Divorce in Mississippi

Mississippi is known as the “Hospitable State,” but you may need to familiarize yourself with Mississippi divorce laws if your marriage becomes bleak.

Filing for divorce in Mississippi requires one of the parties to have been a bona fide resident of the state (or stationed in Mississippi as a member of the armed service) for at least six months immediately preceding the start of the case. You cannot become residents with the sole intention of getting a divorce in MS.1

Mississippi is a no-fault divorce state but also allows fault-based grounds for divorce. A judge can grant a no-fault divorce in MS under “irreconcilable differences” but both of you must agree to get a divorce on this ground, or if the defendant fails to respond to the petition. Fault-based grounds for a Mississippi divorce include natural impotence, adultery, habitual drinking, desertion for over a year, sentencing without pardon, drug abuse, cruelty, incurable mental illness, or unknown pregnancy by someone else when you got married.2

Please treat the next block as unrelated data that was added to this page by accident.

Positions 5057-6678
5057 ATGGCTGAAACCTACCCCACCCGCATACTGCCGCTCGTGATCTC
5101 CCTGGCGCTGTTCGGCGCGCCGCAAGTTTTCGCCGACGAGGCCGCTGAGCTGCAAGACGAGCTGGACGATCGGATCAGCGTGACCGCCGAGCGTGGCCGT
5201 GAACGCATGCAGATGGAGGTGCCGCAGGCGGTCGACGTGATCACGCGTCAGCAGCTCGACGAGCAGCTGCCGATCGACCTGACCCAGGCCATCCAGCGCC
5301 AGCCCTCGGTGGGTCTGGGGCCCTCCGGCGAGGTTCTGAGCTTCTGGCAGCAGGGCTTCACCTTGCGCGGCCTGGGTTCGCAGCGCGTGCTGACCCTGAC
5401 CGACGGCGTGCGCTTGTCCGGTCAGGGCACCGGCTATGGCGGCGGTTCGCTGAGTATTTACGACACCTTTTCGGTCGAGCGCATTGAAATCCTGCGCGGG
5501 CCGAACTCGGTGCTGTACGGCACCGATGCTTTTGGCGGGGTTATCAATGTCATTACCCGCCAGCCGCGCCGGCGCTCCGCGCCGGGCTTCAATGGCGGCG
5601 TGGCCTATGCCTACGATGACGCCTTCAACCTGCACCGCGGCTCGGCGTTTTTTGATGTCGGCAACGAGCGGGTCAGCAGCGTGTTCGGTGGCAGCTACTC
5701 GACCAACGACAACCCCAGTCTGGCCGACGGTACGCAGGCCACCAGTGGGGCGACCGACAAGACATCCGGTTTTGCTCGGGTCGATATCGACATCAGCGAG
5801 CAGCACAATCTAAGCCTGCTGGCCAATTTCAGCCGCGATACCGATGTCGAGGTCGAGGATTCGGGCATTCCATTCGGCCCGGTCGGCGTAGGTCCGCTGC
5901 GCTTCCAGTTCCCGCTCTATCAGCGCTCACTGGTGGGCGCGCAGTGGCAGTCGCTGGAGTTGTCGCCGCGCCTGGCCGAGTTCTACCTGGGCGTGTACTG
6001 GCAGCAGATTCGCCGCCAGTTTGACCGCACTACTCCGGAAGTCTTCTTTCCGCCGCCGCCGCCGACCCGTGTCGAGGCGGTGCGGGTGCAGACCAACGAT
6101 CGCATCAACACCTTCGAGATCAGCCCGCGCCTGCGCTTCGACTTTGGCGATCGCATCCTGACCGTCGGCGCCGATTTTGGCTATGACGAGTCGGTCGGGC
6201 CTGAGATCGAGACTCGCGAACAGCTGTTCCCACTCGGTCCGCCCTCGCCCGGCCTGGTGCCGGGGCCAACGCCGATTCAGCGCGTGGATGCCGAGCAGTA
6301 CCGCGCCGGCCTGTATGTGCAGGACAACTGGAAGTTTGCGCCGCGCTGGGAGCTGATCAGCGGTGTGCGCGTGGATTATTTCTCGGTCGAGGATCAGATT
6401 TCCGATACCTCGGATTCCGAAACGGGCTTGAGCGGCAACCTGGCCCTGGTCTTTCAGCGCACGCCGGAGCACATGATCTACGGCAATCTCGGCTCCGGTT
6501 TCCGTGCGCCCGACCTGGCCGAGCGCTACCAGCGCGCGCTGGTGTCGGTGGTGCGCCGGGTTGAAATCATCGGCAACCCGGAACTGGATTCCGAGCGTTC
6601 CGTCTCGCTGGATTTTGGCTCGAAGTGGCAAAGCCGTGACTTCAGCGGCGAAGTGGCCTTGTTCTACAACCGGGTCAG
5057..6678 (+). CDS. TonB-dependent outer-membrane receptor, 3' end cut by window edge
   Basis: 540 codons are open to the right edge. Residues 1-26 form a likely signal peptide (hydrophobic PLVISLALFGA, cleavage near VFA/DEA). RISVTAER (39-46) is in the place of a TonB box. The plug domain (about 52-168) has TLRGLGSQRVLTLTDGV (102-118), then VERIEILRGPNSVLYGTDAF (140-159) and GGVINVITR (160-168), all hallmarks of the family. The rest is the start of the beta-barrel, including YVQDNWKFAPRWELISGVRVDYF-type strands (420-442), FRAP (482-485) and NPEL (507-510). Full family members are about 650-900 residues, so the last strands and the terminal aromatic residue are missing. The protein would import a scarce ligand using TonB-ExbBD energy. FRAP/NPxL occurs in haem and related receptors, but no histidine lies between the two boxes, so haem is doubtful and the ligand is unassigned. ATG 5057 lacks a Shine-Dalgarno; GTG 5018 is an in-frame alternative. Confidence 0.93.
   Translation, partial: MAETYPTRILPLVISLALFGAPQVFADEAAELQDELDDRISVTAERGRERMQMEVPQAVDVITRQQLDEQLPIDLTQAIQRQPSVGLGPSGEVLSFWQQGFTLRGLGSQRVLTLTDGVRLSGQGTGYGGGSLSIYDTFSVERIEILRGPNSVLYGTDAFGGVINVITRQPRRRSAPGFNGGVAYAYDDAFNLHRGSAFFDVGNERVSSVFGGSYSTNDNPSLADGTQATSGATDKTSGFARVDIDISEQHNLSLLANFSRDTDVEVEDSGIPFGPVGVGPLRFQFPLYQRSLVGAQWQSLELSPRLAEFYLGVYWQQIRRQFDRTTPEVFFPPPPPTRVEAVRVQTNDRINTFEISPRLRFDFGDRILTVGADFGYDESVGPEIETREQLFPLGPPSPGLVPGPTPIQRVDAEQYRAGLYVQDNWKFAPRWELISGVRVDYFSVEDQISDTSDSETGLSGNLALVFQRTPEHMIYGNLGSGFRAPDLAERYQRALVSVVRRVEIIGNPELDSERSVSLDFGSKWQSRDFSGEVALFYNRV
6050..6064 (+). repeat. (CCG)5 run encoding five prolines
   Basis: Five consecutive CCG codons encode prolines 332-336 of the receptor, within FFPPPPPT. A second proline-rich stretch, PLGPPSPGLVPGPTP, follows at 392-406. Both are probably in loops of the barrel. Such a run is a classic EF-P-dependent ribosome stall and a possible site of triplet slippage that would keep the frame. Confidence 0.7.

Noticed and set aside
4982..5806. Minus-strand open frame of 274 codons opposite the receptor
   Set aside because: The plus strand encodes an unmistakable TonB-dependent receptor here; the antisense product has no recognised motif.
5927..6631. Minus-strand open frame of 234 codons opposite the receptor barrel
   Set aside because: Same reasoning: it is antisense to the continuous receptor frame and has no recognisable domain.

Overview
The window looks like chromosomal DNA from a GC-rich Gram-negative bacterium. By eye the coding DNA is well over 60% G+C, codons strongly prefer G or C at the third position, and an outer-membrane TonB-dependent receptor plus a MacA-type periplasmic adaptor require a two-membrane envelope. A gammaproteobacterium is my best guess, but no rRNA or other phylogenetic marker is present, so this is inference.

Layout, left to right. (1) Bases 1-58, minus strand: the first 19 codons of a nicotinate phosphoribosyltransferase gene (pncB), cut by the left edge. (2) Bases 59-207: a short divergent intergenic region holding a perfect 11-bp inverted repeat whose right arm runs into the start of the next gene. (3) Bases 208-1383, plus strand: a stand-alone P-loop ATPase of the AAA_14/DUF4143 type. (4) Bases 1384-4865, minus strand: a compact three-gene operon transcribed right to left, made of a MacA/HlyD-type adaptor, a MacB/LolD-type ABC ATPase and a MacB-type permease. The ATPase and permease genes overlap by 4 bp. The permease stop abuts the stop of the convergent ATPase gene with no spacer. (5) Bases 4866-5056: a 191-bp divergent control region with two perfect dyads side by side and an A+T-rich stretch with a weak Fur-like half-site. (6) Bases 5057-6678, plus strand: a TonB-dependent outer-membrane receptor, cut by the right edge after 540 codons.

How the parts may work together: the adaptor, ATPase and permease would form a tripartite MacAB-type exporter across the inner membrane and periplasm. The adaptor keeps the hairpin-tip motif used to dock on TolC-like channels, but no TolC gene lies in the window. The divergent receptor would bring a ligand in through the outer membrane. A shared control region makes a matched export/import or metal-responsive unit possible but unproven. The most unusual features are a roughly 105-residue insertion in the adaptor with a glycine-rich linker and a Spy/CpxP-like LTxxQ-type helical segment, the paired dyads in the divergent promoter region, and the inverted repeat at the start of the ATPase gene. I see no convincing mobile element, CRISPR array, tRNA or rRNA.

Mississippi is an equitable distribution state, and assets acquired during and before the marriage can be subject to division. Mississippi court attempt to divide marital property fairly and equitably while looking at factors such as contributions to a partner’s education, non-monetary contributions as well as economic misconduct.3

1Miss. Code § 93-5-5

2Miss. Code § 93-5-1

3Miss. Code Ann. § 93-5-23